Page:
We decided to travel to Phnom Penh by bus from Ho Chi Minh because it was dirty cheap, the bus pick up point was just the corner from our place and the travel time wasn’t that bad. At least that’s what we thought when we bought tickets. The bus wasn’t at all what we expected though. It was a bus all right. But baggage dock was glued all over with brown packing tape! I couldn’t believe my eyes! All suitcases were going to the rear of the bus with a huge pile of other boxes and sacs that were already there. At least sits were quite comfortable. We did have few stops for a toilet, cigarette and a meal on our way but with each stop, those places looked worse and worse. The border crossing was a bit messy too. Basically, all were asked to leave the bus and go to a building in front of us. All baggage was supposed to stay on the bus and we were asked to give the driver our passports and money for the visa. I wasn’t sure what to think about it but what else could we do? There was no queues or anything in the building we were pointed to go to. We literally just went through it without anyone bothering us, checking anything. Very weird experience. Then we boarded our bus again and drove away. We noticed that the guy that collected our passports was not on the bus and I started to look around uneasy. A few minutes later though we stopped again for a coffee break and the guy with our passports came in and started giving passports to all passengers.
First thing in Cambodia that we noticed were very, I mean very bad roads and brand new buildings being built all over the place. We also saw some children drinking water directly from a water puddle on the road and even some naked man walking on the street. Very weird experience for us.
The moment we left the bus we were swarmed with taxi/tuk-tuk drivers and sim sellers. Everyone wanted to “help” us. We decided to take a sim card and tuk-tuk there knowing that most likely we overpay greatly for that. After 6 hours on the bus, we didn’t care that much though. We just wanted to get to our Airbnb and get some rest.
Our Airbnb host was waiting for us on the street. She welcomed us with a big smile and surprisingly good English. The apartment was on the second floor and no lift in the building so my poor man had to carry our 20kg bag up the very narrow stairs. Those stairs looked a bit post-apocalyptic: Very dark walls, as if it was burnt, on each floor some kind of grill or a campfire.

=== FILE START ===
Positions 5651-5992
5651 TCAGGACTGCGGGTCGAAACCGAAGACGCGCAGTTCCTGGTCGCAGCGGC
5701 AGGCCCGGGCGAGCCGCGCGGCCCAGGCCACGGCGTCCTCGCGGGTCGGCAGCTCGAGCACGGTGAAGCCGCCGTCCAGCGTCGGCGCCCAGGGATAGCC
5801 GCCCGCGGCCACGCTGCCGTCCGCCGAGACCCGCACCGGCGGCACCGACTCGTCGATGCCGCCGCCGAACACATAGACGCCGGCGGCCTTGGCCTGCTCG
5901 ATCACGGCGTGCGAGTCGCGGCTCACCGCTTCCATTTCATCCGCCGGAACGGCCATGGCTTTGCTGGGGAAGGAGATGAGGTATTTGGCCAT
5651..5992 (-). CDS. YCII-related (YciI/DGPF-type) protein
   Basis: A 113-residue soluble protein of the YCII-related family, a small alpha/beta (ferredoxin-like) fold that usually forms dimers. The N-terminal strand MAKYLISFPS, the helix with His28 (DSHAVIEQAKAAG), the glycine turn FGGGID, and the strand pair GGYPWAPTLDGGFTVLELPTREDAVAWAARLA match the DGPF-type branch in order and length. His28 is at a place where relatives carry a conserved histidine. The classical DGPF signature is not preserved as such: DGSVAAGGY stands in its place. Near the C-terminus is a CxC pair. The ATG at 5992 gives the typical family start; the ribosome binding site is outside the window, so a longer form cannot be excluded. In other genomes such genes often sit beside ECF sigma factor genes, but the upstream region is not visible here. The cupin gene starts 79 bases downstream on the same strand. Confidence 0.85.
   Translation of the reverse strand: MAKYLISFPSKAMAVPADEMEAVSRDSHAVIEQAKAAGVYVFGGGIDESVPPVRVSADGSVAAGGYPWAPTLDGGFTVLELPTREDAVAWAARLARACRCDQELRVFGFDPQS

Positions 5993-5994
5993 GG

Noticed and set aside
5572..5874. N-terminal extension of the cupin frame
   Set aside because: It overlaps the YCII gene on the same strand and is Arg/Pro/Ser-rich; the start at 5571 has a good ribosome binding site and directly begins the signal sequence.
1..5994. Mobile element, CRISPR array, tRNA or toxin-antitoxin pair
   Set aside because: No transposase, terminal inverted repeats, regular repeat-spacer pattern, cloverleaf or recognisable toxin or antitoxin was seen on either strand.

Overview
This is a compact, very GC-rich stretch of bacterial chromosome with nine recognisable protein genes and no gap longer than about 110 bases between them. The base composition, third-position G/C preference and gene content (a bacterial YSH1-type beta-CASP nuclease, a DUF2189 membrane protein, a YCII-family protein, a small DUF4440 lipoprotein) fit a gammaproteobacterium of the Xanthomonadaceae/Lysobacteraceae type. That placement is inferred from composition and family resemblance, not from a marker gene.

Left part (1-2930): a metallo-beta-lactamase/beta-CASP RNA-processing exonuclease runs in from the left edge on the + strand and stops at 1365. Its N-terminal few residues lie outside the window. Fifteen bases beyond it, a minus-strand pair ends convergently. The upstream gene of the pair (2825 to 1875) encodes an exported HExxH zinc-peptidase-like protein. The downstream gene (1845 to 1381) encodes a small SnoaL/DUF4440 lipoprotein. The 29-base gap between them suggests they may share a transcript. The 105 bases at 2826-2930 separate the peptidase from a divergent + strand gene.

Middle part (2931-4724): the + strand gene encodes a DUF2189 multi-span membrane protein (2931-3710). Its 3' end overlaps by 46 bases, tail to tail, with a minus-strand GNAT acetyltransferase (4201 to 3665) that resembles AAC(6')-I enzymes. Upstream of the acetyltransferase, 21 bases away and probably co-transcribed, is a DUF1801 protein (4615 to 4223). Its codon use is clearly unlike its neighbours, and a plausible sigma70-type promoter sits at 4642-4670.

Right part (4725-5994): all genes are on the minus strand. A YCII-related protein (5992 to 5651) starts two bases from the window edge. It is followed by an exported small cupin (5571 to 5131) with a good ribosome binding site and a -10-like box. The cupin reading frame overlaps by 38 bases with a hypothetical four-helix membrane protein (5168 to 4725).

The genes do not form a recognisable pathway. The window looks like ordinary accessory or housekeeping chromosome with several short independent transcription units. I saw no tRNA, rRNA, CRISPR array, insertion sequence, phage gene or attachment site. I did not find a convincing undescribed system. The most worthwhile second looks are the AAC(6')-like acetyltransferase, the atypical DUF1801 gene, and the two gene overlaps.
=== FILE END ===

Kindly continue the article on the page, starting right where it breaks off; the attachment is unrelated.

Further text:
The apartment though looked really nice. There was a huge living room with a sofa and coffee table, kitchenette with everything we could need for home cooking and a huge clay pot that worked as a water filter. Very handy to have one like this.
There was also a huge balcony with a table and grill where we spent a lot of time. We were visited there by a neighbours cat and it was a very welcome guest. We miss our cats so any friendly cat on our travels is very welcome.
Our main issue with this Airbnb was a bedroom. There was nothing wrong with the bedroom, don’t get me wrong. The problem was in our heads mostly. First of all, the bedroom wall is next to the staircase so we could hear all the weird sounds from outside. There was no window in there, so no matter what time it was always dark. Not great for someone who goes to bed late at night and gets up around midday. When you wake up and it’s still dark you start to think maybe it’s still middle of the night, should I go back to sleep? Or maybe, and what’s worse, we overslept?! Not fun at all anyway.
To add something more to our experience we decided to watch a documentary on Netflix about Cambodia… and our heads started messing up with our experience. If you ever come to Cambodia don’t watch that documentary!!! Or maybe don’t watch it at all. That didn’t help with our trip at all. Every unknown sound was even more weird and scary after that.
As a big plus to our trip though we have to mention a Polish restaurant that served homemade pierogi! The best pierogi we’ve had for a very long time. It was the biggest highlight for us of this very short and weird trip. Our Airbnb was very close to a local market but we weren’t able to buy anything there. It was a completely different experience than anywhere else in Asia. Normally all shop keepers try to sell us something even if we just pass by and accidentally looked at them. Not here. Nobody ever bothered us. We tried to buy food on a few stalls but sellers seemed to ignore us completely or didn’t understand what we want. Even showing a product with fingers didn’t help much, they laughed at us and looked away. No idea why. We’ve never seen anything like that on all our travels.
We stayed in Phnom Penh only a week. We were going to stay there longer but we simply couldn’t fight that weird feeling in our heads. Maybe in some time we give Cambodia another go and try to go somewhere else, the nicer place maybe to change our view about the country.